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Can employers cherry pick health care? Supreme Court to decide

The US Supreme Court has agreed to rule on the contraceptive mandate
The US Supreme Court has agreed to rule on the contraceptive mandate KAREN BLEIER

The Supreme Court has decided to hear two of the dozens of lawsuits filed against one of the main requirements of the 2010 Affordable Care Act — that health insurance pay for birth control as part of a suite of basic preventive services.

If it rules in favor of the two companies — Hobby Lobby and Conestoga — it could open the door to all sorts of cherry-picking, for instance, refusing to cover AIDS patients or to allow for hospice care, advocates argue.

“These cases would create a very slippery slope giving employers a right to impose their own medical practices on their employees,” says Cecile Richards of Planned Parenthood Federation of America.

The suits frame the issue as one of religious freedom. The two suits have ended up with opposing rulings from lower courts: in June, the 10th U.S. Circuit Court of Appeals in Denver said Oklahoma-based Hobby Lobby had a right to religious expression just as a corporation has the right to political expression. In the second case, the 3rd Circuit Court of Appeals said in July that Lancaster County, Pa.-based Conestoga Wood products, owned by a Mennonite family, is a for-profit, secular corporation that cannot exercise religious beliefs.

The question may come down to whether a corporation can have religious beliefs. The Obama administration has already said some employers can use their religious beliefs to withhold contraceptive care; churches and church-affiliated organizations such as universities get exemptions from the birth control mandate, for instance.

But more than half of Americans get their health coverage through an employer, and the advocates worry that letting employers decide what kind of medical care they will cover will create a mess.

“The right they are seeking could be applicable to every type of health coverage – if they had a problem with end-of-life care, of they had a problem with HIV coverage, for example,” says Marcia Greenberger, co-president of the National Women’s Law Center.  

Judge Ilana Rovner of the 7th Circuit Court of Appeals made a similar argument in her dissent in a ruling last year on one of the cases the Supreme Court hasn’t decided to consider. She said letting corporations use religious beliefs to deny health coverage means patients can’t get covered for stem cell treatments, or even standard western medicine at all if, for instance, an employer was a Christian Scientist who believed in prayer but not conventional medicine. 

The Affordable Care Act, widely known as Obamacare, says insurance policies must pay for 10 basic services, which include birth control but also cancer screening, mental health care, vaccination and other interventions to prevent disease. The reasoning is that keeping people healthy is cheaper than paying to treat them for illnesses later, and study after study shows that preventing unwanted pregnancies leads to better health for women and their babies.

The suits brought by Conestoga and Hobby Lobby argue that some methods of birth control amount to abortion. But Richards and Greenberger point out that the contraceptives covered under the Affordable Care Act are approved as contraceptives, not as abortion-causing treatments, by the Food and Drug Administration. The American college of Obstetricians and Gynecologists (ACOG) agrees.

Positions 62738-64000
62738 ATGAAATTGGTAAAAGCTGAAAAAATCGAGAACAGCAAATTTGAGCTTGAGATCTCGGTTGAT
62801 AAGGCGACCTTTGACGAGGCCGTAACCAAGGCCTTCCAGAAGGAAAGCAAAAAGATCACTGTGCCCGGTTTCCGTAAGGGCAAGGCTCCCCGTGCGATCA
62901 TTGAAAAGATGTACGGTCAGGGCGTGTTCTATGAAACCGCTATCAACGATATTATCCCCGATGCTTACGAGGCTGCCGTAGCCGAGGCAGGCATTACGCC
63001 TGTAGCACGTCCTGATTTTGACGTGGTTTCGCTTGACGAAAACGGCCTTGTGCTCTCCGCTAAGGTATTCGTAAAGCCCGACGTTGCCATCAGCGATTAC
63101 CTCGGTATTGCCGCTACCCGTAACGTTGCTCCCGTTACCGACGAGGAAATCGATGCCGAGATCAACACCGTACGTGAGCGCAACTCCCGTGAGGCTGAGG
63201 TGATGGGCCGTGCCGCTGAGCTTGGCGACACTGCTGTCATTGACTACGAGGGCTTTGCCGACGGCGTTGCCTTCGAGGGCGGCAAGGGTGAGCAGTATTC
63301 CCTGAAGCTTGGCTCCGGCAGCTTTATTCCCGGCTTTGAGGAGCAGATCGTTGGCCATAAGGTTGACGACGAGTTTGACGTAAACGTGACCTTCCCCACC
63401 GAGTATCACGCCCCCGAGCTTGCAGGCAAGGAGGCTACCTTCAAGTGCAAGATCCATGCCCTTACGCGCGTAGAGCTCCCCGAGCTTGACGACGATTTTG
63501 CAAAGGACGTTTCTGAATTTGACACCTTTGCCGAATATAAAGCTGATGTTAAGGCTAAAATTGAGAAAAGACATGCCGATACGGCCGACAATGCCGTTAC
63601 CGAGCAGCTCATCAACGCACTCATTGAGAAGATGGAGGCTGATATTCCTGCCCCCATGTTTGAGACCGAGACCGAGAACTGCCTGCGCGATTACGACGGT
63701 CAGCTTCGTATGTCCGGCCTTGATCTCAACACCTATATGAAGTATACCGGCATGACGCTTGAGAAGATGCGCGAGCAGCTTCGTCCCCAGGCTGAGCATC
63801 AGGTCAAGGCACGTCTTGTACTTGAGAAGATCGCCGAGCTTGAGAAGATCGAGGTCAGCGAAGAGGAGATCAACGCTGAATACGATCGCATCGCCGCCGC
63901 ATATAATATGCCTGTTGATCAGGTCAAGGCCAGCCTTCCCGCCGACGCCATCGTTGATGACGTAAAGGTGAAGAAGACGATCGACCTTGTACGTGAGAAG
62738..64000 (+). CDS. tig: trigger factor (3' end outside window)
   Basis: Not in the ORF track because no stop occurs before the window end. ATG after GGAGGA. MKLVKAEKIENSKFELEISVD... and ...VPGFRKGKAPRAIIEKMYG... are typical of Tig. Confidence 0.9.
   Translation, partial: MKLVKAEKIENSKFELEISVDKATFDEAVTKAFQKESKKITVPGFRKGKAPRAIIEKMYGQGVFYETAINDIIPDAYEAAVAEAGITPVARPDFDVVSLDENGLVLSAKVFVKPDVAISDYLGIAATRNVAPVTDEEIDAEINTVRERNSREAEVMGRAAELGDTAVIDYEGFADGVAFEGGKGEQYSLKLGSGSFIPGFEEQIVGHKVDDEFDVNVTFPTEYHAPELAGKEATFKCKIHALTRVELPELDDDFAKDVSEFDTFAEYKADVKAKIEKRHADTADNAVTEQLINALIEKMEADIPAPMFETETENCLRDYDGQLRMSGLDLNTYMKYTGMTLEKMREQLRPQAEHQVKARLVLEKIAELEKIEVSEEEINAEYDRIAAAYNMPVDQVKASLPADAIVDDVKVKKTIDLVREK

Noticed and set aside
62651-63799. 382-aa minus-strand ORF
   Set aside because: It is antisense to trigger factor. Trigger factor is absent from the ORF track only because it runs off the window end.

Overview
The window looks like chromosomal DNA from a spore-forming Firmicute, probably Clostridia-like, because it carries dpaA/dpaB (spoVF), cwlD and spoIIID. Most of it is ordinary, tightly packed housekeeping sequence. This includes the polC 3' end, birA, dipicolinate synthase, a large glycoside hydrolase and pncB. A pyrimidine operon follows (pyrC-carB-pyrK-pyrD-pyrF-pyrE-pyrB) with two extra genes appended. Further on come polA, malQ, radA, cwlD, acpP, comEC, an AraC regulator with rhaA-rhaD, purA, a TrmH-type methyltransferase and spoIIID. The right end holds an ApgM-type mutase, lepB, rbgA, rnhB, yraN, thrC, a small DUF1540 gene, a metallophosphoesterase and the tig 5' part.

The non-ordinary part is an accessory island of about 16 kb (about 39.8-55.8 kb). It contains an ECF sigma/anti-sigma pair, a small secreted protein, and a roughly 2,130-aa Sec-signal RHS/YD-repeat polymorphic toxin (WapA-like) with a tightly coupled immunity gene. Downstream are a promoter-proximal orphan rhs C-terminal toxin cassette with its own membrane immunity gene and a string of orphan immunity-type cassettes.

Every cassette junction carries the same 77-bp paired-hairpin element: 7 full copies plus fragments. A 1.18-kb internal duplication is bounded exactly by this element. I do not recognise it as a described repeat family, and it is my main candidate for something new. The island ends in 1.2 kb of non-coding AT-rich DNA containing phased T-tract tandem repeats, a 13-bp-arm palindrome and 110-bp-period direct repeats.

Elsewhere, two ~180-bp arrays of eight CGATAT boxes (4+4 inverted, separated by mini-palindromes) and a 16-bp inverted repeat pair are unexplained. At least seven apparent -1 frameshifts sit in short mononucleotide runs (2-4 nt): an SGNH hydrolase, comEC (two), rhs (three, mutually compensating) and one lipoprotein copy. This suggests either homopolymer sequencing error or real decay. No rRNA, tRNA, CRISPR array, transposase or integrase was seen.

The Health and Human Services Department says 90 percent of American women have used birth control. The Centers for Disease Control and Prevention estimates that 10.7 million U.S. women use birth control pills. Despite this, CDC says nearly half of all pregnancies are unintended.

“It is extraordinary that in this century some employers see birth control as controversial because it is the most commonly prescribed medical intervention for women in American,” Richards said.

And, she points out, surveys show 98 percent of U.S. Catholic women have used contraception against the explicit guidance of the church.

“Birth control is basic health care,” she said.

The White House makes the same argument. "As a general matter, our policy is designed to ensure that health care decisions are made between a woman and her doctor,” White House spokesman Jay Carney said in a statement. “The Administration has already acted to ensure no church or similar religious institution will be forced to provide contraception coverage and has made a commonsense accommodation for non-profit religious organizations that object to contraception on religious grounds.”

But lawyers for Conestoga raised a different argument. “A government that forces any citizen to participate in immoral acts — like the use of abortion drugs — under threat of crippling fines is a government everyone should fear,” senior counsel David Cortman of the group Alliance Defending Freedom said.

“The administration's mandate is an attack on religious freedom, and I'm hopeful it will be reversed by the Court,” agreed House Speaker John Boehner.

Brigitte Amari of the American Civil Liberties Union says she is glad the Supreme Court will rule. “There was a need for resolution on this issue,” she said in a telephone interview. “There was a patchwork of decisions coming through the courts of appeal.” More than 80 suits have been filed against the mandate.

The Supreme Court will hear arguments on the cases in spring and would be expected to rule by the end of June of next year.

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